If you’re a regular Facebook user, I can fire you up with just two words: targeted ads. While the multitude of ads on Facebook is irritating enough, Zuckerville’s ads targeting me based on my online activity is beyond irritating; it’s ominous. Elon Musk’s Twitter revelations should be proof enough for all Americans.
The European Union (EU) is irritated, as well — and finally doing something about it.
A top European Union privacy regulator ruled that Meta — Facebook’s parent company — can’t use its contracts with Facebook and Instagram users to justify sending them ads based on their online activity, as the Wall Street Journal reported, delivering one of the trading bloc’s biggest blows yet to the digital-advertising industry. As I said in the headline, it’s past time to stop Zuckerberg’s playground from doing the same in this country — and worse.
The ruling, announced Wednesday by Ireland’s Data Protection Commission, also imposed fines of 390 million euros, or $414 million, on Meta, alleging that the company violated EU privacy laws by saying such ads are necessary to execute contracts with users. While the amount of the fine is a relative pittance to Meta the allegations and potential future losses got the Big Tech company’s attention.
Meta, which also owns Instagram, “shockingly” disagrees with the ruling and plans to appeal both the allegation and the fine. The company said it rejects the idea that it would have to seek users’ consent as a legal justification under EU law, and cited “a lack of regulatory certainty in this area,” adding:
We strongly believe our approach respects GDPR, and we’re therefore disappointed by these decisions.
That has Mark Zuckerberg’s name written all over it, sports fans, and if we’ve learned anything from the supreme ruler of Zuckerville over the years, he says one thing — including during congressional hears — and often does another, including the continued manipulation of Facebook’s algorithm.
Here’s more, via the WSJ:
Ireland’s two decisions—one for Facebook and one for Instagram—give the company three months to stop relying on their contracts with users to justify its use of so-called behavioral ads, which are targeted based on a user’s online activity. Meta could, however, seek a stay on implementing the decisions pending its appeal.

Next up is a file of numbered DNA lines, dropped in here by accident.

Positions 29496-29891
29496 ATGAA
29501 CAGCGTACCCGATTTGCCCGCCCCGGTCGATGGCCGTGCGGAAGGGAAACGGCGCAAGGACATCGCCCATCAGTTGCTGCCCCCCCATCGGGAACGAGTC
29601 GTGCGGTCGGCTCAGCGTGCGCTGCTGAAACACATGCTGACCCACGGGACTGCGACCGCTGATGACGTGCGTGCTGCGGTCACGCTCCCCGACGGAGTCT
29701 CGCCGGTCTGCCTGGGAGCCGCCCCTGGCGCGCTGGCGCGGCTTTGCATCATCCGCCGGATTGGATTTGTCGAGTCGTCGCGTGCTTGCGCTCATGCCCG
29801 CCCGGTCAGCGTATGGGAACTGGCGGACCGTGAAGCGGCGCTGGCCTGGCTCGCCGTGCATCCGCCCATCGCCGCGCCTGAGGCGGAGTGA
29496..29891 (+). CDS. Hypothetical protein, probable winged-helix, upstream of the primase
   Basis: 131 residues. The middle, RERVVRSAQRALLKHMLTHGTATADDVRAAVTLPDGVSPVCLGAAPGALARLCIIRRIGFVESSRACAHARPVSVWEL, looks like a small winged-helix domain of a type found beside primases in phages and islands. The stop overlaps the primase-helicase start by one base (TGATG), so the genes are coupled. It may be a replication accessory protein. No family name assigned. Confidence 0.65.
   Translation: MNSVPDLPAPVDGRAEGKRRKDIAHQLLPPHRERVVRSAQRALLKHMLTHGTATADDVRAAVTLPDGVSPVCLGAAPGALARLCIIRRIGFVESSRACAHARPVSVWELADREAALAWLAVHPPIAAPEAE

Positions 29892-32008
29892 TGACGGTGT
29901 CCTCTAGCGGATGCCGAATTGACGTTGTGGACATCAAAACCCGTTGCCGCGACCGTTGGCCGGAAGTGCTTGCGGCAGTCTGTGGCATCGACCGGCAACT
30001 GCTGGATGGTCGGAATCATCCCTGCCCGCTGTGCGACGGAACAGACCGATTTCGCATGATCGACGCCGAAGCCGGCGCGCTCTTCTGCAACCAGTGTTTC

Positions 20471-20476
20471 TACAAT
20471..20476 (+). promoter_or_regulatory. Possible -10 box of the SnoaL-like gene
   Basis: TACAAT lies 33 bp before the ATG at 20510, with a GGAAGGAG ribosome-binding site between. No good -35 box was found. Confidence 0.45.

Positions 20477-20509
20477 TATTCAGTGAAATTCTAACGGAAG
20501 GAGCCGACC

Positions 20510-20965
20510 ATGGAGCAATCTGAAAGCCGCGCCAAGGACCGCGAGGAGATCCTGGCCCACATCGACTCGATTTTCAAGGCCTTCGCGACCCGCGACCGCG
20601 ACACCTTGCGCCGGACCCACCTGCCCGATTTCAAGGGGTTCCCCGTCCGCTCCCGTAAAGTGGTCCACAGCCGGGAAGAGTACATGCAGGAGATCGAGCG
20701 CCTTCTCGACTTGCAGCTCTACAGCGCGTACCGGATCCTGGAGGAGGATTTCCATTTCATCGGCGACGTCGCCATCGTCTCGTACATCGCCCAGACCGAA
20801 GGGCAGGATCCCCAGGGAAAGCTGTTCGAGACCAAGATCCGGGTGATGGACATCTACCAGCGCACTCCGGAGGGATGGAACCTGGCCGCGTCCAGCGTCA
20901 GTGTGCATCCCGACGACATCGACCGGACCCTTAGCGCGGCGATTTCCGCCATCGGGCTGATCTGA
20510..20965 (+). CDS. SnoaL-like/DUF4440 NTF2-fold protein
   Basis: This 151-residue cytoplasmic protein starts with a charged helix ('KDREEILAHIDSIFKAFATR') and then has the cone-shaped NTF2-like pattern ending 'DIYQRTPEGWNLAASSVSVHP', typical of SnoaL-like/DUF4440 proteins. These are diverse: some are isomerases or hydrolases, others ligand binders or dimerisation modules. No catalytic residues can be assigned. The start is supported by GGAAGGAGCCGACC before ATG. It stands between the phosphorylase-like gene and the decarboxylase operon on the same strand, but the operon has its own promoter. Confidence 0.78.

Ireland’s privacy regulator said it issued its decisions after a board representing all privacy regulators in the bloc last month ordered the Irish regulator to do so, over the Irish regulator’s objections, The Wall Street Journal earlier reported. Ireland leads the enforcement of the EU’s General Data Protection Regulation for Meta because the company’s European headquarters are in Dublin.
The Irish decisions are significant because they could end up restraining Meta’s ability to use some of the data it collects on its own apps. The decisions don’t specifically order Meta to seek users’ consent to use their activity data to target their ads, but they eliminate the contractual legal justification Meta currently uses to do so. That leaves the company few other options under EU law to justify such ads, privacy lawyers and activists say.
As I said in the headline, it’s time for the U.S. to not only follow the EU’s lead but also to up the ante — big time. Targeting users based on their online activity has shown us that the more information Big Tech gathers on our online activity, the more it learns about us — potentially including far more than whose shirts or shoes we wear. With the Federal Government and Democrat Party lurking in the background — where might it all end?
The Bottom Line
At first blush, multitudinous irrelevant ads on one’s Facebook feed might seem like a first-world or “Cadillac” problem to some. But is it? Given the revelations following Elon Musk’s acquisition of Twitter — which will continue— the realization, backed by hard facts, that Big Tech has not only been in bed with the Federal Government, but also the Democrat Party, to censor news, facts, and opinions — all beneficial to the left — those irritating ads have also taken on a whole new ominous meaning.
A meaning that asks, “What’s next?”
What other types of personal information are Big Tech “arbiters of truth” collecting and passing along to the government and the left? Time will tell — along with Elon Musk, and perhaps others who’ll follow his lead.